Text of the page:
I will tell you this, preparing from a business perspective in terms of protecting good will and protecting branding and protecting trust at the customer can be more readily achieved by preplanning incidents. [That means] preplanning for when things go wrong and assembling the right team -- one that knows how to work together, knows what the rules and responsibilities are -- and an executive that understands this can go a long way toward protecting the operations of the company. That [approach] is what is going to get the company to success. That is what is going to save money in the long run by not having a lot of missteps and negative impact on the brand or position of the company.
During a presentation at RSA earlier this year, you mentioned the Department of Homeland Security's cybersecurity evaluation program and discussed some of the ways to 'show not tell' management about the business problems. Can you elaborate on some of that?
One of the key leadership aspects of the CISO is to make sure that you are showing not telling the executives and even the board of the company about the risks that are present, about what you are doing to combat those risks and even the lifecycle of those risks and how they impact your company. One great way to do that is by having third parties engage with the company, whether they are external auditors or external security professionals, it doesn't matter.
One great tool is the DHS C3 (Critical Infrastructure Cyber Community C3 Voluntary Program) initiative, which is a way that DHS can come in as a partnership and help rate your organization across the spectrum of information security infrastructure and other technologies in terms of risk and tell you in terms of the NIST cybersecurity framework and other standards where you might rank and provide that information to you. They also provide a lot of documentation on how you might want to close gaps, if there are gaps in your organization, or achieve clarity on any of the items that are present.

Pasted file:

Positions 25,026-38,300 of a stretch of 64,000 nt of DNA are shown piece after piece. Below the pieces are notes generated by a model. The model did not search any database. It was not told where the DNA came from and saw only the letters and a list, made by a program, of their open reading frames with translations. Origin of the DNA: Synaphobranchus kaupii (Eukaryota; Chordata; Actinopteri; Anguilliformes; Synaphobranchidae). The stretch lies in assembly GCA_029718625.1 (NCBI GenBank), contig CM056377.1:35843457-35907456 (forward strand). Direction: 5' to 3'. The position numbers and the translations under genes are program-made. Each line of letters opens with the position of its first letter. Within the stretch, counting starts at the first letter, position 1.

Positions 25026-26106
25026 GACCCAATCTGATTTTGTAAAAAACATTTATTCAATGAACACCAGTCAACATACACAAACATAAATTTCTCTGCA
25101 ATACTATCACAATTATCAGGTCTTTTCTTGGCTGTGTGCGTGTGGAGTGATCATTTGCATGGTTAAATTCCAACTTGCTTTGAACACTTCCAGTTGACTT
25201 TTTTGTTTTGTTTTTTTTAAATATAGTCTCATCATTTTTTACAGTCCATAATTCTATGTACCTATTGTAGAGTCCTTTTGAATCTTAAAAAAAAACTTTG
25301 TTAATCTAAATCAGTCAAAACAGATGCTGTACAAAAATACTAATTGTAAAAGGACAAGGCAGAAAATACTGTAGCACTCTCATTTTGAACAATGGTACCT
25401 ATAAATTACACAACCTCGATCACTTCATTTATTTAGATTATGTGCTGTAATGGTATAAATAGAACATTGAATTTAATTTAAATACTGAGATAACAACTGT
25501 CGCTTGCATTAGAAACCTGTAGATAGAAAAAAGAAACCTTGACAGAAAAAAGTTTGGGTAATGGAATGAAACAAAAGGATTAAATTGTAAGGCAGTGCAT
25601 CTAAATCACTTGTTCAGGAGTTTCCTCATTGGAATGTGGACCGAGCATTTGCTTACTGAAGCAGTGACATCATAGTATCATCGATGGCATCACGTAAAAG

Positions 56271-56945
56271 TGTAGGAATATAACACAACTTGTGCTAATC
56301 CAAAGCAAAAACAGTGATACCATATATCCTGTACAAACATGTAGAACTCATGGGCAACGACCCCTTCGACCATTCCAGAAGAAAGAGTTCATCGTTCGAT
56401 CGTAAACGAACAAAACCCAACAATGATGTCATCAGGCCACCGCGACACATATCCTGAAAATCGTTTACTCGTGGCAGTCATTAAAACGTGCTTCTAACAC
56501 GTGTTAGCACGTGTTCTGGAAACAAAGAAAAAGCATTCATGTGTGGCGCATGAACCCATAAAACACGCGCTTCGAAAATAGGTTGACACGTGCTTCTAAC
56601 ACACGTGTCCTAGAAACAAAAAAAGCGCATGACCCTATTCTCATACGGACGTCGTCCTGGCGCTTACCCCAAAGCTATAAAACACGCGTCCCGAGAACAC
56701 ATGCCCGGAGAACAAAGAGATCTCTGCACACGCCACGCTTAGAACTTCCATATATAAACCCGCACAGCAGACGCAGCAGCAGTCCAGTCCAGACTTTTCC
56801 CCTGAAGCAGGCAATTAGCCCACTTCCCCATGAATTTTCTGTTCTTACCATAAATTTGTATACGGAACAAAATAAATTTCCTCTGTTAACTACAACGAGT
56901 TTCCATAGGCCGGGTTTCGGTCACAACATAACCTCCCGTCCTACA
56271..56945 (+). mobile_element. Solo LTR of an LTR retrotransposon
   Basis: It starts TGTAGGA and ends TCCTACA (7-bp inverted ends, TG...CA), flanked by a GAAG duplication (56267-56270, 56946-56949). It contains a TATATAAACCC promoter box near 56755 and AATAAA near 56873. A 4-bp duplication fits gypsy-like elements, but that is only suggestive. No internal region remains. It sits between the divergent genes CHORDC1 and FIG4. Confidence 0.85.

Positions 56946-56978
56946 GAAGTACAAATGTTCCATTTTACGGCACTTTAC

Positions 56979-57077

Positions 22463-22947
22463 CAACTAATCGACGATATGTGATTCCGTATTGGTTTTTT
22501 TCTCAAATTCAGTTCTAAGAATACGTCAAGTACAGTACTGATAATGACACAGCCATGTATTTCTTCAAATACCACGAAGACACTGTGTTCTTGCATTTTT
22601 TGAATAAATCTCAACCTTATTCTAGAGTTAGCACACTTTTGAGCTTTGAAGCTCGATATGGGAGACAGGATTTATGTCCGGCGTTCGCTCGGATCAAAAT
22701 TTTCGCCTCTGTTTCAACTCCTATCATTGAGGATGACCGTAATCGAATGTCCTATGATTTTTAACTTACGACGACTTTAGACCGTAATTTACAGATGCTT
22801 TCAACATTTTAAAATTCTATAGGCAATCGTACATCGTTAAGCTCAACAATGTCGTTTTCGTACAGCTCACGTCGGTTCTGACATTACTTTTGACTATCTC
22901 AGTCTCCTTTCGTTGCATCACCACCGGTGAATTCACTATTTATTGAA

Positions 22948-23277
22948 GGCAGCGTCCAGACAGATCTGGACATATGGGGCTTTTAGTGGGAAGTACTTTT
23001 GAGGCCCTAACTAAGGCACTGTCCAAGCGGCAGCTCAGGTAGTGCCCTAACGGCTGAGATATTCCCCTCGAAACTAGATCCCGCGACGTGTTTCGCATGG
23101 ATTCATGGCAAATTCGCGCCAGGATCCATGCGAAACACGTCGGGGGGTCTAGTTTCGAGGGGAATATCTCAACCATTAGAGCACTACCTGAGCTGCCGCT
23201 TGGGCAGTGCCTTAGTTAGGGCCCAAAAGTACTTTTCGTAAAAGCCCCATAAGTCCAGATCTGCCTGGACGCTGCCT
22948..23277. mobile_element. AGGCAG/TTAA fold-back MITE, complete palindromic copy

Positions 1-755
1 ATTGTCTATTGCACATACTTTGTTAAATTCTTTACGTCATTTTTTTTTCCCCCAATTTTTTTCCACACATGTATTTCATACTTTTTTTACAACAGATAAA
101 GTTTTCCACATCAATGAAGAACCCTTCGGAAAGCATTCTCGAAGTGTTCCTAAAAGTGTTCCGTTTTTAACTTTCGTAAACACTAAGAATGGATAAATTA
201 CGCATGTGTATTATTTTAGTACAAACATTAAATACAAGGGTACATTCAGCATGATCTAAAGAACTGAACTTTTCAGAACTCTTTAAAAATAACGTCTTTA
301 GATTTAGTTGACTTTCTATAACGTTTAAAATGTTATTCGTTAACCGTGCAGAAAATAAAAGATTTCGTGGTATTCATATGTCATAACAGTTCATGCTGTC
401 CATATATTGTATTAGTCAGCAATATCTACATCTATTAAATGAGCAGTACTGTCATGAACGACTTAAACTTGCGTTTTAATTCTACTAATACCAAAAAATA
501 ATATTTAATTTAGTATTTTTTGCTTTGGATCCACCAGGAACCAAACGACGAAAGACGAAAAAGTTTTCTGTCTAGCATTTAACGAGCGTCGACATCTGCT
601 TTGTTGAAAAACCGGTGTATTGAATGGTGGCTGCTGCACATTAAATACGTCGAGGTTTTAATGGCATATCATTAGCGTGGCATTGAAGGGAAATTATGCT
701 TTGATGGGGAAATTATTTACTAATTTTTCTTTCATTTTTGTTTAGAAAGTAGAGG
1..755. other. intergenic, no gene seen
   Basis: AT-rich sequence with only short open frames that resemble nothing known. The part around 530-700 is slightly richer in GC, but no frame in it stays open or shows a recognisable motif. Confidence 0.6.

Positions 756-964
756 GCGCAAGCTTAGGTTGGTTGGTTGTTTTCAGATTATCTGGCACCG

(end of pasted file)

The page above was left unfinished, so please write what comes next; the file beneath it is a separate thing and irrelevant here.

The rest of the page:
Or you can do it yourself. About a year ago, February 2014, this program was opened up for individuals to use on their own. So it can be brought into any size organization regardless of cost or expertise and be used as a way to really risk rate and map your organization. It is a phenomenal tool, one that I hope everybody knows about or is considering utilizing.
How often should companies review their incident response plans? The general rule used to be annually, or something along those lines. Has that changed?
I think it really has changed. The absolute latest that an incident response plan should be reviewed is once a year. With all material new risks or new threat vectors affecting a company, the incident response program should also be supplemented and reviewed.
So if you are a retail company that is dependent on point-of-sale terminal devices and had access to the breach information of about a year ago, your organization should not have waited for an annual review. You should have reviewed your incident response plan to see how it would fare so that you are well positioned to pivot to any future challenge in information security.
About the author:
Kathleen Richards is the features editor of Information Security magazine. Follow her on Twitter @RichardsKath.